This season, Northern Tigers have partnered with the University of Technology Sydney (UTS) to implement Strength and Conditioning Programs for our players. We spoke to Technical Director, Jason Eagar, and High-Performance Sport Science Coordinator UTS, Greta Conlan to learn more about the programs!
‘We are looking forward to establishing an ongoing partnership with UTS to support the players each season’ said Jason. ‘The main purpose of the programs is to educate and train the players physical development with the support of highly qualified exercise science specialists’
‘Additionally, it is a great opportunity to discuss and test our Club systems with the UTS experts in terms of player conditioning, rehabilitation, recovery, speed development. Not only is it benefitting the players, but also allows for professional development for the coaches.’
Greta Conlan and her students have implemented a range of specific programs made uniquely for each group of players.
‘We have created and implemented programs for range of the Northern Tigers groups, including Youth Girls/Boys, Mixed/Girls SAP and Goalkeepers’ said Greta. ‘Each program has been created specifically to meet the needs of the players within the group.’
Jason explained that in consultation with UTS, they identified 3 key areas where we could leverage off the UTS program to support the player’s physical development:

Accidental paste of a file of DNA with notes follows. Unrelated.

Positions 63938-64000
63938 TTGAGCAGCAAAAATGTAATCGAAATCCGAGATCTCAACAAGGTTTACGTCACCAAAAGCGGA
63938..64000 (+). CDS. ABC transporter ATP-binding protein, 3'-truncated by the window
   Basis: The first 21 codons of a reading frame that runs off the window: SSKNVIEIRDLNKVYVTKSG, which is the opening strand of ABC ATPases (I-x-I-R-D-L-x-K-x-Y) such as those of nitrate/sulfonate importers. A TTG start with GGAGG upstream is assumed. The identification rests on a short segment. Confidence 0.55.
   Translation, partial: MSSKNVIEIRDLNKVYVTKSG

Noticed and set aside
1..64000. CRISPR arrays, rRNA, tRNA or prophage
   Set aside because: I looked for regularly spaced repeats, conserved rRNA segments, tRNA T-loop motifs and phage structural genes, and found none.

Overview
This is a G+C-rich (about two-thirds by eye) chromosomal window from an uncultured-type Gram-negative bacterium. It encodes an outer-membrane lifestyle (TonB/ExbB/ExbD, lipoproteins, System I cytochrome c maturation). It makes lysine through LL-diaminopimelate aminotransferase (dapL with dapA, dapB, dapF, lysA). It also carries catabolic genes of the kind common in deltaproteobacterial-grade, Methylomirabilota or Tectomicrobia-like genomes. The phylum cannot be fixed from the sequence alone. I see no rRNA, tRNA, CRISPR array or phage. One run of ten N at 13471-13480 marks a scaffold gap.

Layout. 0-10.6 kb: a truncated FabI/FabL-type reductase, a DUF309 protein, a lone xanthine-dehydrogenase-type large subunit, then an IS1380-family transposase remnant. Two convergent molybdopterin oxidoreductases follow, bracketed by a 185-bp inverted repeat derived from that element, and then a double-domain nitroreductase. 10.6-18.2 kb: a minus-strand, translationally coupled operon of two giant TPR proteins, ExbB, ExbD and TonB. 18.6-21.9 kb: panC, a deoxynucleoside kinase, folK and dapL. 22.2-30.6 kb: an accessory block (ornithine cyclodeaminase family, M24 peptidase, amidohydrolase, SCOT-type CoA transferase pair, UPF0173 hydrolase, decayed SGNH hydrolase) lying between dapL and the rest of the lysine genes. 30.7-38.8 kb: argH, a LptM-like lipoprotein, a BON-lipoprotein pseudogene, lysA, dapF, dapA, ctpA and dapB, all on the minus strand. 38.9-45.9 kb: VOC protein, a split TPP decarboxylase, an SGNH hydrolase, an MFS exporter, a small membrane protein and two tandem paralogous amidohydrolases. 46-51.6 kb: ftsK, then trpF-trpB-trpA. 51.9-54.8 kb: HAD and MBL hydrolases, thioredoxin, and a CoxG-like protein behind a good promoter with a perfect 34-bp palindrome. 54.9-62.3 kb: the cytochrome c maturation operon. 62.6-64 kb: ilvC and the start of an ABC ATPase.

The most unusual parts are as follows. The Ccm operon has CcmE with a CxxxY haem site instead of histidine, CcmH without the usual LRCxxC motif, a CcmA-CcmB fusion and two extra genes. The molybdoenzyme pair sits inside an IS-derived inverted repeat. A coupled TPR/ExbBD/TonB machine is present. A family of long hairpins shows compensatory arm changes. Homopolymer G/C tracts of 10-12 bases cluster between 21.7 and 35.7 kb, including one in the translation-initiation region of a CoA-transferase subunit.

- Injury prevention for youth players (girls and boys)
- Speed and Agility for SAP players (girls and boys)
- Power development for Goalkeepers (all Goalkeepers in the Club)
Greta provided a detailed insight to each of the programs and its benefits:
Youth Females: The warmup program is an evidenced based program that will ensure the teams are physically and mentally prepared to start their training session. The strength/power session is designed to prevent injuries of the legs but also enhance strength and power of lower body and core muscles to improve strength and power in movements such as sprinting and jumping. The speed/agility program enhances the players ability to accelerate off the mark and change direction quickly and effectively.
Goalkeeper: These programs will help develop the athletes explosive power ability, which is a key performance metric for goalkeepers. In order to improve their power output, we aim to improve their movement ability and coordination, which in turn can help reduce the risk of injuries.
Boys SAP & Girls SAP: The players are being taught introductory techniques for speed and agility, to improve their movement efficiency. The drills provided are made to be fun, competitive, and interactive to increase engagement. The players are also being exposed to a variety of fundamental movement patterns to build their overall physical competencies.
Boys Youth: There is a particular focus on exposing the players to movements that will reduce their injury risk. Evidence-based strength, plyometric and mobility-based exercises utilised not only can minimise injury rates, but also enhance performance and efficiency on the field.
Alongside improving the performance of our players, Greta explained the value of the experience for the students in their studies.
‘The students have learnt how to transfer theory into practice and have developed experience around coaching athletes of different ages, genders and abilities’ explained Greta. ‘This is an invaluable experience for the students and is vital to their development in the field of coaching. The students have also learnt that engagement is critical and making activities fun and competitive can assist with this’.
Thank you to Greta and the UTS students for providing this fantastic opportunity.